It was fitting that an episode that may have been the most overtly part of the Breaking Bad-verse to date would begin with an underwater shot like the one that opened so many season 2 episodes of the former series. But just when you’re catching yourself wondering when the scorched pink teddy bear is going to drift into frame, instead it’s another familiar figure: Don Eladio (Steven Bauer).
“Sabrosito” spends so much time meticulously building up the story of Gus’ blood feud with Hector Salamanca, one could be forgiven for wondering if Better Call Saul, which to this point has pretty neatly fused the mostly disparate Jimmy McGill Show and The Mike Ehrmantraut Show, might be about to make room for The Gus Fring Show.
The episode is so full of Breaking Bad cameos — Eladio, Hector, Bolsa, Victor, even Ximinez the driver — I thought maybe we might get a Hank Schrader or Steve Gomez appearance during the DEA raid of Hector’s ice cream store. That didn’t happen (though there was an out-of-focus stocky bald white guy who looked a little suspicious), but the pleasure of being among so many familiar faces tended to paper over the paucity of plot movement.
This isn’t necessarily a problem: both Breaking Bad and Better Call Saul have always understood that plot movement is always more meaningful if it’s deeply rooted in character, so this is an hour of deepening our understanding of these people. With its signature narrative efficiency we are soon made to understand that Hector was once Don Eladio’s top distibutor, that Gus’ business is quickly eclipsing him, and that despite Gus’ and Bolsa’s elaborate show of good manners, Hector is not taking it well, particularly as Eladio so relishes putting him in his place.
This leads to Hector staging a siege of Los Pollos Hermanos, demanding to speak to Gus, showing that whatever appearances may have been during Breaking Bad in terms of how quiet Gus was able to keep his operation, it wasn’t always that way. The terrified Pollos staff demands to know who just held them hostage and why, and Gus, cleverly clad in an extra-humbling short-sleeved dress shirt, is able to pass them off as a protection racket that has been hounding him since he first set up shop in Michoacan, and wins their admiration anew by telling how he ran them off: “In America, the righteous have no reason to fear.” Though Mike refused his payoff for interrupting Hector’s supply line in last week’s episode, Gus approaches him to work for him, presumably as a professional nuisance to the Salamanca operation.
Mike provides the connective tissue between The Gus Show and The Jimmy Show this week, infiltrating Chuck’s house (as part of a particularly Jimmy-like scam dreamed up by Kim) under the guise of a repairman fixing the door Jimmy broke down. In a hilarious juxtaposition of Mike’s chilling methods with the relatively low-stakes Jimmy/Chuck story, Mike backs Chuck off simply by revving a cordless electric drill, buying himself the space to freely photograph Chuck’s bizarre living conditions. Examining the photos, after a very funny critique of Mike’s composition — “At some point we should probably discuss the rule of thirds” — Jimmy is satisfied that he has what he needs to presumably question Chuck’s mental state in some kind of legal forum.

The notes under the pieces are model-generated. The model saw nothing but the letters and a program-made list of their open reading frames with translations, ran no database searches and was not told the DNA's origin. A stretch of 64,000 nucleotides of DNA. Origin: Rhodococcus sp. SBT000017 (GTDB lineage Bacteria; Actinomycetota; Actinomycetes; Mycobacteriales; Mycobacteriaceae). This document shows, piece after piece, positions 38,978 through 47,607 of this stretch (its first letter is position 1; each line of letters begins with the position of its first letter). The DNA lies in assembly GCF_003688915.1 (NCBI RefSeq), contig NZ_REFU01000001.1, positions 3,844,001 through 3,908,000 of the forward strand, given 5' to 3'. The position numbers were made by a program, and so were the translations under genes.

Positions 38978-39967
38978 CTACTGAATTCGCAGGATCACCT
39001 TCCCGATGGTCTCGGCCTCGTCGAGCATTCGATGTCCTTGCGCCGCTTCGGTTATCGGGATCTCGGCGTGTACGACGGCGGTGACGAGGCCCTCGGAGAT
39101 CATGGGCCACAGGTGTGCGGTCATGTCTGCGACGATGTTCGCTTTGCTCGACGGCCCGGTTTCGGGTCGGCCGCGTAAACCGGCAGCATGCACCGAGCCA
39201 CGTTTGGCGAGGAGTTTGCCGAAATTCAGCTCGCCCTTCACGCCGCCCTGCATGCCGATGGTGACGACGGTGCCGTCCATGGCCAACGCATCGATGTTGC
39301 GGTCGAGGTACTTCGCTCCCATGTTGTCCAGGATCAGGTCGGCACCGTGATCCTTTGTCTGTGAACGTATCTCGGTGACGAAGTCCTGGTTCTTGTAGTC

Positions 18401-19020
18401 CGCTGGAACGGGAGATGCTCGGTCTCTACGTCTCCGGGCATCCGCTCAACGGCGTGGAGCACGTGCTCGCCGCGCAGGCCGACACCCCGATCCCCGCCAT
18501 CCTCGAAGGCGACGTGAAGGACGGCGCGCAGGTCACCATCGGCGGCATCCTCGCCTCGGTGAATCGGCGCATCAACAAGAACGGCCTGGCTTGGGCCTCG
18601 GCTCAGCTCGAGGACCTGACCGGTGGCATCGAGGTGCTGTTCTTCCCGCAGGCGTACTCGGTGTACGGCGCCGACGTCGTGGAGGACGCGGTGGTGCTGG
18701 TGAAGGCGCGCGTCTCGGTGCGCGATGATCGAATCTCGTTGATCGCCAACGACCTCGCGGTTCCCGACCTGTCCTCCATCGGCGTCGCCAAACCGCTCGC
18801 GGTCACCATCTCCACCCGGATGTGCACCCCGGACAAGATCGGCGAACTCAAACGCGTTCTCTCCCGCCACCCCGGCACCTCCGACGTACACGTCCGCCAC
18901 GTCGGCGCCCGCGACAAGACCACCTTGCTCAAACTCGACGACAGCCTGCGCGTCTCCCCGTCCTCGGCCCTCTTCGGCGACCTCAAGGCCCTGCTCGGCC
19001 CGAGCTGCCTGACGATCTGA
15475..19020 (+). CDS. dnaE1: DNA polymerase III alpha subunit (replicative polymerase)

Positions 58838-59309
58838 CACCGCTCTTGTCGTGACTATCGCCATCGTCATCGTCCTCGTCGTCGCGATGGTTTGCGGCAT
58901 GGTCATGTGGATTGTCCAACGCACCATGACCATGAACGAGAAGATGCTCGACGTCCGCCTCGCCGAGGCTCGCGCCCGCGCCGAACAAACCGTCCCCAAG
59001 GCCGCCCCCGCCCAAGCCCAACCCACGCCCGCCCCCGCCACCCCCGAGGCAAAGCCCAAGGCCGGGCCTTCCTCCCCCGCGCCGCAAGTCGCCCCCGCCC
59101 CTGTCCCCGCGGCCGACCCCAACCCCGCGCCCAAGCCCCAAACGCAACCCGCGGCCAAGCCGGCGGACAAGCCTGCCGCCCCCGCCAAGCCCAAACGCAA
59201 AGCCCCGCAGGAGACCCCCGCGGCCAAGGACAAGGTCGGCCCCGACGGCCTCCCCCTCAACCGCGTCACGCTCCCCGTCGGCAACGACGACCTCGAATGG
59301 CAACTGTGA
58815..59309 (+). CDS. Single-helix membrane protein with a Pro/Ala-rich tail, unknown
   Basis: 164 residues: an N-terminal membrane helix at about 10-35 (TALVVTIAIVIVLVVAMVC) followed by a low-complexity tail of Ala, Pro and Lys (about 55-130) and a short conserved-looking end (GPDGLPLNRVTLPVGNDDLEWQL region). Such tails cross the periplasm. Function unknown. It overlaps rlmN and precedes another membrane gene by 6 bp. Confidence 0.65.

Exactly what that forum will be is still a mystery, as Jimmy and Kim agree to the PPD, offering a full confession that will presumably lead to Jimmy’s disbarment, paying full restitution (adjusted at the last minute to include the $2.98 cassette tape at Chuck’s smug insistence), and agreeing to keep his nose clean or face prosecution. Immediately after the hearing, Kim approaches Chuck and extracts an admission that he has another copy of the destroyed tape. It’s still not clear what Jimmy and Kim’s larger plan for Chuck is, but the big mystery of last week — why is Kim standing by her man after he so egregiously went against her wishes by using underhanded means to win her Mesa Verde? — seems to be answered by her small wince when Chuck condescendingly tells her what to expect in her first criminal trial. Jimmy may have his flaws, but at least he’s not a jerk.
Observer’s Sean T. Collins sees both the similarities and the differences between the cold open and Breaking Bad:
It’s not a cold open so much as a cool, refreshing one: Don Eladio, the drug-cartel king played by the delightful Stephen Bauer, going for a dip in his lovely in-ground swimming pool. Several years later he’ll take a real dive into that thing, victim of a poisoning plot orchestrated by Gus Fring and Mike Ehrmantraut that will leave him and the entire leadership caste of the cartel dead. So much of “Sabrosito,” this week’s episode of Better Call Saul, feels like a direct prequel to that stand-out episode of Breaking Bad that the end result is the most Breaking Bad-esque episode of BCS ever. That yellow south-of-the-border tint to the film, the constant dick-measuring between Eladio and his underbosses Hector Salamanca and Juan Bolsa, Gus getting in the good graces of Albuquerque’s public servants, a confrontation with Hector in the Los Pollos Hermanos restaurant Gus personally manages designed to test his patience, a late-night deal struck between Gus and Mike as two wary men who each respect the way the other does business—it’s all straight from the BB playbook.
If you’re the sort who’s had your fill of Breaking Bad, or simply doesn’t think it should slowly assume control of its Better Call Saul host organism like the alien from The Thing, this might be cause for concern. I still think that concern is misplaced. The vibe may be familiar from BB, but it’s still unmistakably BCS in pacing and staging; as director Thomas Schnauz has noted, even the scene at Don Eladio’s compound, as direct a throwback as you can get, was shot with a more stationary and staid camera than they’d have used on the previous series.
Alan Sepinwall of Uproxx points out how the episode solves one of the (smaller) nagging mysteries of the earlier series: